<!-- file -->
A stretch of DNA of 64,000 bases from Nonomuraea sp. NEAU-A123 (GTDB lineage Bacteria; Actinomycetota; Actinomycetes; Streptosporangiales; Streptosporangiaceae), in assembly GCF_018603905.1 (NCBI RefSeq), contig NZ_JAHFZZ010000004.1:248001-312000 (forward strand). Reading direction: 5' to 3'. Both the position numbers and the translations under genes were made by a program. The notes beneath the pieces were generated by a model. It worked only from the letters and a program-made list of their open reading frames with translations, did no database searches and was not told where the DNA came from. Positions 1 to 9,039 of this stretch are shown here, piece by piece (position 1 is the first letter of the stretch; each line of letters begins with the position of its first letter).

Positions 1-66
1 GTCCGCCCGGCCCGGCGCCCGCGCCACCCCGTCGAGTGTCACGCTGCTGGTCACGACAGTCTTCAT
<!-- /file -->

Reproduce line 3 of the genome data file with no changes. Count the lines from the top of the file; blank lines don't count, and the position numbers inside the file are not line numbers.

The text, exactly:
1 GTCCGCCCGGCCCGGCGCCCGCGCCACCCCGTCGAGTGTCACGCTGCTGGTCACGACAGTCTTCAT